This year — as in decades past — dates, season length and bag limits of Minnesota’s waterfowl season were announced just weeks before the season was set to open.

That’s because federal officials don’t set the regulations until after a complex process that involves spring duck surveys, assessment of last fall’s harvest data, numerous meetings with state officials and publishing of the final regulations in the Federal Register.

“That’s how we’ve done business for 50 years,” said Steve Cordts, Minnesota Department of Natural Resources waterfowl specialist.

Now, in a major shift, federal officials are changing the process and will set waterfowl seasons nationwide a year in advance … which means details of Minnesota’s 2016 season will be decided and posted online by spring.

Instead of waiting for results of this fall’s harvest and next May’s continental breeding duck survey to set the 2016 regulations, federal officials will use the 2015 survey and last year’s harvest results.

“We’re essentially using last year’s information,” said Cordts.

In 2013, the Fish and Wildlife Service did an environmental-impact statement, which concluded using year-old data won’t harm the waterfowl population, Cordts said.

“There’s very little risk. If a breeding duck population drops a bunch, that will result in a restricted season the following year,” he said. “Canada has been doing this for decades.”

Said Jim Kelley, Mississippi Flyway representative for the U.S. Fish and Wildlife Service: “We think we’ll be able to account for any impacts to duck populations fairly quickly. We think [the new system] will be sensitive enough to safeguard populations. And we still have the emergency ability to change a season if dire events occur.”

Officials from some states were concerned that the new system might result in more conservative duck seasons, Kelley said. “The bottom line is we don’t think it will have an impact on the frequency of liberal seasons.”

The Fish and Wildlife Service says the change will give biologists more time to analyze bird survey data, will give the public more time to weigh in on proposed regulations and will ensure that administrative procedures don’t delay opening of hunting seasons.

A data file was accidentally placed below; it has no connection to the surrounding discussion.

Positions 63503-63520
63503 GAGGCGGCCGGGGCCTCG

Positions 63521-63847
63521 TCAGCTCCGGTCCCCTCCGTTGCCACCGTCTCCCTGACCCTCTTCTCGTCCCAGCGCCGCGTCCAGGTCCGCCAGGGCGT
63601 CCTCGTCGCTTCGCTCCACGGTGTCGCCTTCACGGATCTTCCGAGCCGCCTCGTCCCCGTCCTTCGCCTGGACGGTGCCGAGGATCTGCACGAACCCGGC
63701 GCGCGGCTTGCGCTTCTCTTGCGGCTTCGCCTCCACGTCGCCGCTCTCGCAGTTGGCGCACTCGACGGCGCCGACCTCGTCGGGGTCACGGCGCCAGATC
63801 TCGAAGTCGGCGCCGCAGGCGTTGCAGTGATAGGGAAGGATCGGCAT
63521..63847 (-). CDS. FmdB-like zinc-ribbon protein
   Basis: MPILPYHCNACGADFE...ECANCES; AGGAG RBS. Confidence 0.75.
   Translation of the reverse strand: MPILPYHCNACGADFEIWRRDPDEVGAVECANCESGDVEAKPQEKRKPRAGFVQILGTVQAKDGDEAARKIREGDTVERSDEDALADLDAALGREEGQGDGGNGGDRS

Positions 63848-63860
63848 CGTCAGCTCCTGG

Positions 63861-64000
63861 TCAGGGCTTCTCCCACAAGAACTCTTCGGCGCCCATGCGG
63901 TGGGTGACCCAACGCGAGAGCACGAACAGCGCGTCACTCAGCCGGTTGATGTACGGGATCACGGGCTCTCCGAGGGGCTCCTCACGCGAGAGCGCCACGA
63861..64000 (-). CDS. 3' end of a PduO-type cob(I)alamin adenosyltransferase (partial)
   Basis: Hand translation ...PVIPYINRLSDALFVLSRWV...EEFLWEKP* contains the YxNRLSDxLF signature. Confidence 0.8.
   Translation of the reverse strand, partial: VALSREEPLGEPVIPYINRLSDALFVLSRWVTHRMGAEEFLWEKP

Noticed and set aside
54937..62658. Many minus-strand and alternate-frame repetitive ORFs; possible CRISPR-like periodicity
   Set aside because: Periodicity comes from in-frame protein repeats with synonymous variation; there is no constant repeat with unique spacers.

For those who like to plan their hunting trips or vacations months in advance, the change will be helpful, Kelley said. “We think it will be better in the long run,” he said.

Paul Schmidt, Ducks Unlimited chief conservation officer, said the conservation group has no major concerns with the new process, as long as the spring duck survey and harvest information continue.

“I’m not concerned at all from a scientific perspective, as long as we’re diligent in collecting that data,” he said. Schmidt said he believes the Fish and Wildlife Service will be able to react, if necessary, to changing duck populations or habitat.

“We are OK with it,” Schmidt said.

But some question whether the change will benefit ducks.

“It’s the most ridiculous thing I’ve heard in my life,” said Jim Cox of Cologne, a former member of the Lessard-Sams Outdoor Heritage Council and former president of the Minnesota Waterfowl Association. “It makes no sense at all. Why even do the yearly counts?”

Added Cox: “I’m concerned the Fish and Wildlife Service is losing all credibility in how it counts ducks and uses that information, and I think they’re losing the confidence of duck hunters.”

Dave Zentner of Duluth, who headed Capitol duck rallies and is a member of the Concerned Duck Hunters Group, which believes the regulations now are too liberal, also is skeptical.

“It sounds like convenience for the bureaucracy,” he said.

Kelley said the change is being done mostly for administrative reasons. The legal requirements for setting migratory bird hunting seasons are complex.

“We’ve always gone down to the wire to get documents published in time so seasons can be opened,” he said. “Sometimes those documents haven’t been published until the day before a season opened. That’s just not a tenable framework to keep in place. Some year a delay will occur, and it would be a nightmare if we couldn’t get the documents published in time.”

When the waterfowl season framework was moved up a week in 2002, allowing duck seasons to open on the Saturday nearest Sept. 24 instead of the Saturday nearest Oct. 1, that added to the deadline pressure, Kelley said.

Meanwhile, because officials will be looking at last May’s breeding duck survey — which showed a record number of ducks — to set the 2016 regulations, next year’s season almost certainly will be the 20th consecutive “liberal” season, meaning a 60-day, six-duck bag limit.

The Fish and Wildlife Service will publish the 2016 season framework in December to allow for a 30-day comment period. The final framework will be published in late February, and states will have until April 30 to select their season regulations.

Cordts said that although Minnesota now could publish its waterfowl regulations in the regular hunting regulations booklet, the DNR is likely to continue to publish a separate waterfowl regulations booklet.